Volkswagen XL1 Becomes Design Museum’s Work of Art

APR 14 2014 BY ERIC LOVEDAY 7

Previously, we made the case for the Volkswagen XL1 being a design that will forever be remembered even long after it’s gone.

VW XL1 in Geneva

VW XL1 in Geneva

Now, Design Museum in London is making sure that happens.

The VW XL1 will be displayed there from now until the end of August alongside other Design of the Year award nominees.

The XL1 is the only automobile up for the Design of the Year honor. The XL1 falls into the transport design category.  Other categories include architecture, digital, fashion, furniture, graphic and product design.

The XL1 was nominated for the honor by Andrew Nahum, author of “Fifty Cars That Changed The World.”

Klaus Bischoff is lead designer for the XL1, a limited production vehicle that boasts the highest fuel efficiency rating of any road-legal production vehicle.

XL1 in NYC

XL1 in NYC

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7 Comments on "Volkswagen XL1 Becomes Design Museum’s Work of Art"

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People have been waiting for flying cars since the 1930s. Many have been built. The problem is they are not flying “cars”, but driveable airplanes. What people think of as automobiles have totally ignored the laws of physics, thanks to cheap, high energy fuel. Cars designed to be efficient, as aircraft must be, never sell. People want conestoga wagons, two ton battle wagons, mobile homes. Until fuel becomes completely unaffordable, or is banned for environmental reasons, efficient cars will remain a dream.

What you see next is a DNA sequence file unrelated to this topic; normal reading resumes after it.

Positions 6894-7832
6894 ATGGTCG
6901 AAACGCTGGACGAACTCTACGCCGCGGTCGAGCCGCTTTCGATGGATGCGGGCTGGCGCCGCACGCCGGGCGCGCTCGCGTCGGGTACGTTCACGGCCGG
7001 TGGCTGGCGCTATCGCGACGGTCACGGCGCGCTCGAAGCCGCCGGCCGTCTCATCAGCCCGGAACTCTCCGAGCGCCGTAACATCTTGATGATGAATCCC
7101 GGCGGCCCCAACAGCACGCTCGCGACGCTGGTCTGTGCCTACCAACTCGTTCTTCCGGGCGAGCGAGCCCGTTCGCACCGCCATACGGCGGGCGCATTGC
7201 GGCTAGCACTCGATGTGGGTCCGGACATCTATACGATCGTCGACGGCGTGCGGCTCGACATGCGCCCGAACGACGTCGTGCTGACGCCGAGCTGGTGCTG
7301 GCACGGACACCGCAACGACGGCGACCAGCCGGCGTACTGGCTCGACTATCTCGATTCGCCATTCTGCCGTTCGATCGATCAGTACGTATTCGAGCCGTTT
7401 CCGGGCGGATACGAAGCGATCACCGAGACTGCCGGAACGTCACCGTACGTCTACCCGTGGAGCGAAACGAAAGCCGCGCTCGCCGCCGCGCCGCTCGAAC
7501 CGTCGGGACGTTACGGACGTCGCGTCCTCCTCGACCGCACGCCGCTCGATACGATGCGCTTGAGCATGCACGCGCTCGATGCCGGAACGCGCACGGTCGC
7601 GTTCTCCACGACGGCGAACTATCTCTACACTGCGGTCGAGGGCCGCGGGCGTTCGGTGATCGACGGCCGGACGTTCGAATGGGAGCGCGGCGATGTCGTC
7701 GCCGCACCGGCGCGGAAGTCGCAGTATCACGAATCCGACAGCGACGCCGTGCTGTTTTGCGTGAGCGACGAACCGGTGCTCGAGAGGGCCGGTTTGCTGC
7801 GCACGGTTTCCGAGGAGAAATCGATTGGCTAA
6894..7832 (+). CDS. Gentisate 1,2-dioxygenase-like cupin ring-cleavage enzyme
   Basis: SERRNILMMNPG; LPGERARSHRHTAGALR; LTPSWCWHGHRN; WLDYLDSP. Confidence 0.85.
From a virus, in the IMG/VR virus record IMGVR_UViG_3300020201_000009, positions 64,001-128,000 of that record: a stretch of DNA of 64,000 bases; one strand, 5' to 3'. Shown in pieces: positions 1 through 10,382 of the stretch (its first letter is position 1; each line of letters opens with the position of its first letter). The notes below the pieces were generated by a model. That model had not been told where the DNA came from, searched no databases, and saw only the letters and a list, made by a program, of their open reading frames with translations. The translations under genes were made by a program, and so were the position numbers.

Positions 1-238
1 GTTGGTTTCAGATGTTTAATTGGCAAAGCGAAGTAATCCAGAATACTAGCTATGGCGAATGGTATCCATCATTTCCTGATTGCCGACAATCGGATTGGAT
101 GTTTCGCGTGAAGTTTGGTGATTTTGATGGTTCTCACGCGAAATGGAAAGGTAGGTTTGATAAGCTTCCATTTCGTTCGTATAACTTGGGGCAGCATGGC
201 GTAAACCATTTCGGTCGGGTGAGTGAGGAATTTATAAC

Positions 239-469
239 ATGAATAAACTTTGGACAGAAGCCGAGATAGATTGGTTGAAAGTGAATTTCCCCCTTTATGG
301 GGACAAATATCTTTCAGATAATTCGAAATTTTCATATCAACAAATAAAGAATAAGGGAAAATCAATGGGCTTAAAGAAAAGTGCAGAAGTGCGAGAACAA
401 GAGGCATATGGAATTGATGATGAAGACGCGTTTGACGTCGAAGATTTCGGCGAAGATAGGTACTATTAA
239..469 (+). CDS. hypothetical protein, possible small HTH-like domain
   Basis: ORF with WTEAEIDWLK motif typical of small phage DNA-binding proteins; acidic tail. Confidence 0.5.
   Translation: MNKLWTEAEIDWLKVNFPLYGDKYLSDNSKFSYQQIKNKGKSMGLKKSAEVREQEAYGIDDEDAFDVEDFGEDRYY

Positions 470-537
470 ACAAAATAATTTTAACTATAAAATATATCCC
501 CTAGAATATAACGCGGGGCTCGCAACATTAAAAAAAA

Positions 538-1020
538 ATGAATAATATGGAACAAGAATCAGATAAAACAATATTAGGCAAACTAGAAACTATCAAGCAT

Can’t you just stuff it with batteries and sell it VW? I hate these vanity projects.

I do to, but I don’t think this is a vanity project. I see it as a research project that happened to get a tiny production run.

It reminds me of the Ford Probe Prototype from the 1980’s…

lol i think its ugly

At least it isn’t Bangled.

“a design that will forever be remembered long after it’s gone”

Kind of like the Buick LaSalle show car from the 50’s and the Chrysler Turbine car from the 60’s. They share something in common. None of the three were built with the intention of mass production in mind.

It’s just a tease, like a magazine centerfold.